In the town—part of which has been declared a Historical Site (Conjunto Histórico)—one noteworthy thing to see is the García de Tineo Mansion, currently the seat of the Municipal House of Culture. This is the most renowned civil construction in the area. It originated as a tower in the Middle Ages, later becoming a mansion in the 15th century. The two-floor home faces directly onto Calle Mayor.

Tineomaintains its typical hillside layout. The area known as Fondos de Villa—full of granaries, stables, hay lofts, and mills—was quite different from the “El Pico de Villa” area, which is at a higher altitude. The castle was the center of life in Tineo during the Middle Ages and gave rise to the present-day Plaza de las Campas, a popular meeting place and social center.

Mater Christi Pilgrims’ Hospitalhas mostly disappeared; there are barely visible remains of the original building on the town’s main street. Another medieval building was the Franciscan convent, later replaced by San Pedro Parish Church, which conserves a singular façade from the 14th century. In downtown Tineo is the Museum of Religious Art, where you can see a Christ on the Crucifix (12th-13th centuries) and several processional crosses, and Merás Mansion (1525), a notable construction whose main body is flanked by two towers. A sundial was recently installed on Paseo de los Frailes featuring the figure of a pilgrim and an inscription that reads: “VIATOR HORAM ASPICE ET ABI VIAM TUAM” (“Traveler, look at the time and continue on your way”).

For more things to do in Tineo, travel just outside town to find some important monuments such as the Monastery of Santa María La Real de Obona, most likely established during the time of the Asturianmonarchy and later taken over by the Cistercians. Little is known about the church’s original appearance; the building that stands today was built in the early 13th century, while the present-day cloister is from the 17th century. Construction on the cloister was suspended in 1688, so the work remains unfinished. The church houses an important medieval crucifix.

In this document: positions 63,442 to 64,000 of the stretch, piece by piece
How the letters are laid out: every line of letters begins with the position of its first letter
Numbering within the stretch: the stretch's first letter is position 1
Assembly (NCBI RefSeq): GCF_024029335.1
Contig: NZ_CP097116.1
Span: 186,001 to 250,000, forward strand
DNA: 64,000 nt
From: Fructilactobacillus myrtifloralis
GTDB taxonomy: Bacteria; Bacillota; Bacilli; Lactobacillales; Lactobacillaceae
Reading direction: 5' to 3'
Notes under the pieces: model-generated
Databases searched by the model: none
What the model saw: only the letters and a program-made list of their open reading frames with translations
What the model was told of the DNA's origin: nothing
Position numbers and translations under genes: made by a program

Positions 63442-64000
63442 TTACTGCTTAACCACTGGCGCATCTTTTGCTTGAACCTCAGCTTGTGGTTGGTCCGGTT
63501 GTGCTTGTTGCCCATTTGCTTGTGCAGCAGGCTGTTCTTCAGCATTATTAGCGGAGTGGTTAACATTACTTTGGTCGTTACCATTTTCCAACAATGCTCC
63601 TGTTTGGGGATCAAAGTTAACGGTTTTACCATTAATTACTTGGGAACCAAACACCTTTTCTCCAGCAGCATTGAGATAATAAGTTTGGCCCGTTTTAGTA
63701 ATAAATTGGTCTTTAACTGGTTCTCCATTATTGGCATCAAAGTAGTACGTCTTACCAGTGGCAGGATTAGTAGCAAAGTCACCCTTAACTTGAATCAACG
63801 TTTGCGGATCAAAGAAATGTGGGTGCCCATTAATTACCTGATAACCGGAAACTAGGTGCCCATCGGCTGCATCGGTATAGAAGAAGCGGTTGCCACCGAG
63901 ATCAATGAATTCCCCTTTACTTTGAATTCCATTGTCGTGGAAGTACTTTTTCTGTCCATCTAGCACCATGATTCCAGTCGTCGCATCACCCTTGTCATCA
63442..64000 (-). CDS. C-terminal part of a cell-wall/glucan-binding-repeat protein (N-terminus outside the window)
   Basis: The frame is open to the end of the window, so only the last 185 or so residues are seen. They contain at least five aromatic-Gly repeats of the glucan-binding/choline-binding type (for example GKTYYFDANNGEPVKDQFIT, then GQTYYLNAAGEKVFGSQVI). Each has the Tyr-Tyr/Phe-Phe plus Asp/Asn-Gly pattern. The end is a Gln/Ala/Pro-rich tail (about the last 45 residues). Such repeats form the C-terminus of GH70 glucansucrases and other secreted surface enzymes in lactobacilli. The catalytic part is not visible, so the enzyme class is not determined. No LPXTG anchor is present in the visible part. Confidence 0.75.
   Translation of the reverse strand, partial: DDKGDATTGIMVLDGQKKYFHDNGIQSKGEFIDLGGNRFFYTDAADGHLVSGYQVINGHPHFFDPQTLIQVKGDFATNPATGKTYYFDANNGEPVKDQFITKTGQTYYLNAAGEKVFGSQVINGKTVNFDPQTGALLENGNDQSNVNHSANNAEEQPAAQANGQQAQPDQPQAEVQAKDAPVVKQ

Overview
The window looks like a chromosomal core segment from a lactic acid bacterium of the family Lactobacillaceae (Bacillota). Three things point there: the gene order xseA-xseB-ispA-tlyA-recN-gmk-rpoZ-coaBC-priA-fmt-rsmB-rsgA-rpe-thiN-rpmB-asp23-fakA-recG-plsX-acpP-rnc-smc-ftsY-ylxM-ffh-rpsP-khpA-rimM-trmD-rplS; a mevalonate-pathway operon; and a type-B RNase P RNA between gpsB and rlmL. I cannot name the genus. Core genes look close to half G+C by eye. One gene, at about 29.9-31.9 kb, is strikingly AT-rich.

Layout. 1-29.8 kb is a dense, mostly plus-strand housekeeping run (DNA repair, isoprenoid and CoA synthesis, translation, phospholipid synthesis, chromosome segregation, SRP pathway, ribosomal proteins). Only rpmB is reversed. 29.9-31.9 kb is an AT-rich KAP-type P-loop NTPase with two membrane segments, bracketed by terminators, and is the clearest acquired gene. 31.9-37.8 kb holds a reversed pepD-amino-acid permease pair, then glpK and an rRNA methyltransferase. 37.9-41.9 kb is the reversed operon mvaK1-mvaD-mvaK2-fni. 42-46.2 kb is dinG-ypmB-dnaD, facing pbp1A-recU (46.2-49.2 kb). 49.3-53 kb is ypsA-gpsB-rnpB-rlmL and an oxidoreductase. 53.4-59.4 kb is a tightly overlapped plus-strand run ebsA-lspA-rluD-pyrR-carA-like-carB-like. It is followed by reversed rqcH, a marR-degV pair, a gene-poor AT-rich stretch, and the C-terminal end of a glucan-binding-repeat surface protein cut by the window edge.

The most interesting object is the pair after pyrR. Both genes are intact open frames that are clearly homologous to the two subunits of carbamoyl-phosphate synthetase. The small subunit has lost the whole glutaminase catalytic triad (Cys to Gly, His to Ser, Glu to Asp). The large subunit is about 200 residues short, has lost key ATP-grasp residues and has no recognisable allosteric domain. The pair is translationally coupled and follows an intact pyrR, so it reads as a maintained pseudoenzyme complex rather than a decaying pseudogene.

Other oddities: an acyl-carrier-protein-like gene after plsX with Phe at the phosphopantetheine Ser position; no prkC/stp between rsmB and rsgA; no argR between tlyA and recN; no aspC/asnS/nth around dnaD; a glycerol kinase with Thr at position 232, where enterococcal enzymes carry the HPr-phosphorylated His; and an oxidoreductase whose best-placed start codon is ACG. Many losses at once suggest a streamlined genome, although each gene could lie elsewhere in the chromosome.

The concejo is also home to another church, San Miguel de Bárzana, dating from the 10th century. In the nearby town of Tuña you can find the birthplace of General Riego, who defended the Spanish Constitution of 1812. The village of Sorribawas the hometown of the Count of Campomanes, a brilliant scholar who became Minister in the time of Charles III. Another native son of this Asturian municipality was José Francisco Maldonado González, the last President of the Republic, who was exiled.

Monasterio de Santa María la Real de Obona

Finally, in the nearby town of Navelgas you can visit the Asturias Museum of Gold, where you can complete your trip with the “Gold Trail” based on the remains of gold mines from the Roman era which have lasted until the present. Behind the museum you can try your hand at gold panning, an activity which even has a championship during the last weekend in July. Tineo is also home to the Asturias Cowboy Museum (Naraval), which exhibits the lifestyle and living conditions of this group of nomads who spent the summers in the pastures of the highlands.


Ayuntamiento de Tineo
Museo del oro de Asturias, Concejo de Tineo
Museum of Gold

Practical Information


43° 20′ 1″ N, 6° 24′ 3″ W


652 m


Oviedo 68 km, Madrid 449 km


3,682 (2013)


Blue lot in the town

Pedro (June 29), San Roque (August 12-18)

The people of Tineo are known for their love of bowling. The game is often played alongside churches, including San Roque Chapel.

Nearby destinations

Cangas del Narcea

About the author